Today we’ll look at Charter Communications, Inc. (NASDAQ:CHTR) and reflect on its potential as an investment. Specifically, we’ll consider its Return On Capital Employed (ROCE), since that will give us an insight into how efficiently the business can generate profits from the capital it requires.
First of all, we’ll work out how to calculate ROCE. Next, we’ll compare it to others in its industry. Last but not least, we’ll look at what impact its current liabilities have on its ROCE.
Understanding Return On Capital Employed (ROCE)
ROCE is a measure of a company’s yearly pre-tax profit (its return), relative to the capital employed in the business. All else being equal, a better business will have a higher ROCE. Overall, it is a valuable metric that has its flaws. Author Edwin Whiting says to be careful when comparing the ROCE of different businesses, since ‘No two businesses are exactly alike.’
So, How Do We Calculate ROCE?
The formula for calculating the return on capital employed is:
Return on Capital Employed = Earnings Before Interest and Tax (EBIT) ÷ (Total Assets – Current Liabilities)
Or for Charter Communications:
0.041 = US$4.6b ÷ (US$146b – US$12b) (Based on the trailing twelve months to September 2018.)
So, Charter Communications has an ROCE of 4.1%.
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Does Charter Communications Have A Good ROCE?
One way to assess ROCE is to compare similar companies. We can see Charter Communications’s ROCE is meaningfully below the Media industry average of 8.2%. This performance is not ideal, as it suggests the company may not be deploying its capital as effectively as some competitors. Independently of how Charter Communications compares to its industry, its ROCE in absolute terms is low; especially compared to the ~2.7% available in government bonds. It is likely that there are more attractive prospects out there.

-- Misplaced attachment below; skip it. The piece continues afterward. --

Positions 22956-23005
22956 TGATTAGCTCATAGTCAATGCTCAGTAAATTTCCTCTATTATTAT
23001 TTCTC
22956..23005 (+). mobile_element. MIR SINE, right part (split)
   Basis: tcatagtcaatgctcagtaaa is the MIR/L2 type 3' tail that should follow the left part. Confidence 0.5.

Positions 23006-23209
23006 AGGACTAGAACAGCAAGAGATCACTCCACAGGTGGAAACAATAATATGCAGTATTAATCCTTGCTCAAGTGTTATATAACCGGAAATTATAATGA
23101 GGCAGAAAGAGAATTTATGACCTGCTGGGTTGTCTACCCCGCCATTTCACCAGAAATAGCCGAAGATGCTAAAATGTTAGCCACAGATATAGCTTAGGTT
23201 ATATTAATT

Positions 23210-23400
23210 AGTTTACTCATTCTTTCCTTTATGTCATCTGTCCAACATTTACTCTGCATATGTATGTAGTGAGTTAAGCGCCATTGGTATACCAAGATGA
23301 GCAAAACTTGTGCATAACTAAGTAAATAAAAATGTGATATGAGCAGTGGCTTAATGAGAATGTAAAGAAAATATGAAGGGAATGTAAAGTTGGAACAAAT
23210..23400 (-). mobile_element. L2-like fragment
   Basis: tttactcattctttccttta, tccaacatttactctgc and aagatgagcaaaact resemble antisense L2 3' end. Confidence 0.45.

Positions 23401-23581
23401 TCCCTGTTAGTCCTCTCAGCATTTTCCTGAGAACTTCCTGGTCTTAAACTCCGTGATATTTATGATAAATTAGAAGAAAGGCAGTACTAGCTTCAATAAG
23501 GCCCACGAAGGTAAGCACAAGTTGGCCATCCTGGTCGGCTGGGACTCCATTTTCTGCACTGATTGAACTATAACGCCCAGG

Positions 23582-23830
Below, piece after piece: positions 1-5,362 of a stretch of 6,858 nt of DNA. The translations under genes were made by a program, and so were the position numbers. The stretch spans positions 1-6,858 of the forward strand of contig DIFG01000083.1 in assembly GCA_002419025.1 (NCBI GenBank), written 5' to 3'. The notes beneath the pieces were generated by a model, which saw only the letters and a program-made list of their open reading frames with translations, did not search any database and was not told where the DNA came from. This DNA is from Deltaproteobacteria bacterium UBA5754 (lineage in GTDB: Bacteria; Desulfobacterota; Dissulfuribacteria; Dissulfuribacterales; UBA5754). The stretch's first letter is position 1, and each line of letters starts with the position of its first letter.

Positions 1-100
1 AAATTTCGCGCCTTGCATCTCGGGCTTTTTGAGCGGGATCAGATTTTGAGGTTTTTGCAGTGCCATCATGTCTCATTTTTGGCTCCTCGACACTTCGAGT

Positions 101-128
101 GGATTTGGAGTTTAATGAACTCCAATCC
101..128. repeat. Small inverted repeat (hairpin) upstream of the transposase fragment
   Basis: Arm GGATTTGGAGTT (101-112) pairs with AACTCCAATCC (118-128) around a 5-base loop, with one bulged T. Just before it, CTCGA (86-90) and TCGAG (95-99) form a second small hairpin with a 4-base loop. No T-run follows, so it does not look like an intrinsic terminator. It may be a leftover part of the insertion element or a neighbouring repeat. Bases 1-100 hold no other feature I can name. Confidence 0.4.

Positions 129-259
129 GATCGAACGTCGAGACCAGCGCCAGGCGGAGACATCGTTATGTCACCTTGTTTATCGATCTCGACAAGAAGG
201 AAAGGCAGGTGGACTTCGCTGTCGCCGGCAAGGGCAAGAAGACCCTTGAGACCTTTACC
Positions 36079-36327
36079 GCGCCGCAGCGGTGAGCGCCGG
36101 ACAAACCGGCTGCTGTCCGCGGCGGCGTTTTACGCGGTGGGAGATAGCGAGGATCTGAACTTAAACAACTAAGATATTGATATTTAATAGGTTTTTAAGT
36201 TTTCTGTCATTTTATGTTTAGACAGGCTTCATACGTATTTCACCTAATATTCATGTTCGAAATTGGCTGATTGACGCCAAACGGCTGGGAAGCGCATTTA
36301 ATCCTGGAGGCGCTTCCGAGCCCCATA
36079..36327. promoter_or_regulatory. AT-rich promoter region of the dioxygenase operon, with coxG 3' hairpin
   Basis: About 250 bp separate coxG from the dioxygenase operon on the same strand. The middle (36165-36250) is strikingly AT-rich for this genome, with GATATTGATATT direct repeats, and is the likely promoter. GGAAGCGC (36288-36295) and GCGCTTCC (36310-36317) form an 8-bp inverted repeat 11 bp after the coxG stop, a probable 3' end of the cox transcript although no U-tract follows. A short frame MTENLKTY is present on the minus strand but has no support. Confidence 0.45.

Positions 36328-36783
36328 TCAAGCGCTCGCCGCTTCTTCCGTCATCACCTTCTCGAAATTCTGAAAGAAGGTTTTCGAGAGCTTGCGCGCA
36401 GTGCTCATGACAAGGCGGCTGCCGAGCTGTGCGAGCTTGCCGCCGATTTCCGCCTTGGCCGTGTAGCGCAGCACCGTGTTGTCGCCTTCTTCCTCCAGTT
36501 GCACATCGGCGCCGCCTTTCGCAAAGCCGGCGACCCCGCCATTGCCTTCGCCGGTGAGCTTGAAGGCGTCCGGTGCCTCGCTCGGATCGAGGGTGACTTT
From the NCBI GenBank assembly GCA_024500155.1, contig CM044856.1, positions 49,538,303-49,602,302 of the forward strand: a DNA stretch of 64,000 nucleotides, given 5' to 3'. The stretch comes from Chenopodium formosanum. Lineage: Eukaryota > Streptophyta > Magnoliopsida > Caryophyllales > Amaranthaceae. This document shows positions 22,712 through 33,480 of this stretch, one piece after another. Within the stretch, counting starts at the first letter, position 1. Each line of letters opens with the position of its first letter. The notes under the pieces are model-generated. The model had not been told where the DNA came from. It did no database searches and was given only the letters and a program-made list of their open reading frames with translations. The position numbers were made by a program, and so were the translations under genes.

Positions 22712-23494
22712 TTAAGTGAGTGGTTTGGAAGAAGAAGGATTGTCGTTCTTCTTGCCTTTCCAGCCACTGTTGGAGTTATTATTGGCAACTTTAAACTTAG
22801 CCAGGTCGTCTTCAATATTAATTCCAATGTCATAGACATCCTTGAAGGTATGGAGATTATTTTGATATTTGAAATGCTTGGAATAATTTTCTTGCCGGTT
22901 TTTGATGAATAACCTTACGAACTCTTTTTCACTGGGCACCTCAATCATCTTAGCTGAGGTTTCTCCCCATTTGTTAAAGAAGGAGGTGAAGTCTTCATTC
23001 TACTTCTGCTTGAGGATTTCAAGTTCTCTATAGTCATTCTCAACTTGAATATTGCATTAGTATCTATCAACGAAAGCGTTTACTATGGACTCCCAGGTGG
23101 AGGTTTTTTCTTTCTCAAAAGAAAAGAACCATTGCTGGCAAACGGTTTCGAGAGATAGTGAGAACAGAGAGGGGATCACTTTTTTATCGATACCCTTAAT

It is important to remember that ROCE shows past performance, and is not necessarily predictive. Companies in cyclical industries can be difficult to understand using ROCE, as returns typically look high during boom times, and low during busts. ROCE is only a point-in-time measure. What happens in the future is pretty important for investors, so we have prepared a free report on analyst forecasts for Charter Communications.
Do Charter Communications’s Current Liabilities Skew Its ROCE?
Liabilities, such as supplier bills and bank overdrafts, are referred to as current liabilities if they need to be paid within 12 months. The ROCE equation subtracts current liabilities from capital employed, so a company with a lot of current liabilities appears to have less capital employed, and a higher ROCE than otherwise. To counter this, investors can check if a company has high current liabilities relative to total assets.
Charter Communications has total assets of US$146b and current liabilities of US$12b. As a result, its current liabilities are equal to approximately 8.1% of its total assets. Charter Communications has a low level of current liabilities, which have a negligible impact on its already low ROCE.
What We Can Learn From Charter Communications’s ROCE
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To help readers see past the short term volatility of the financial market, we aim to bring you a long-term focused research analysis purely driven by fundamental data. Note that our analysis does not factor in the latest price-sensitive company announcements.
The author is an independent contributor and at the time of publication had no position in the stocks mentioned. For errors that warrant correction please contact the editor at firstname.lastname@example.org.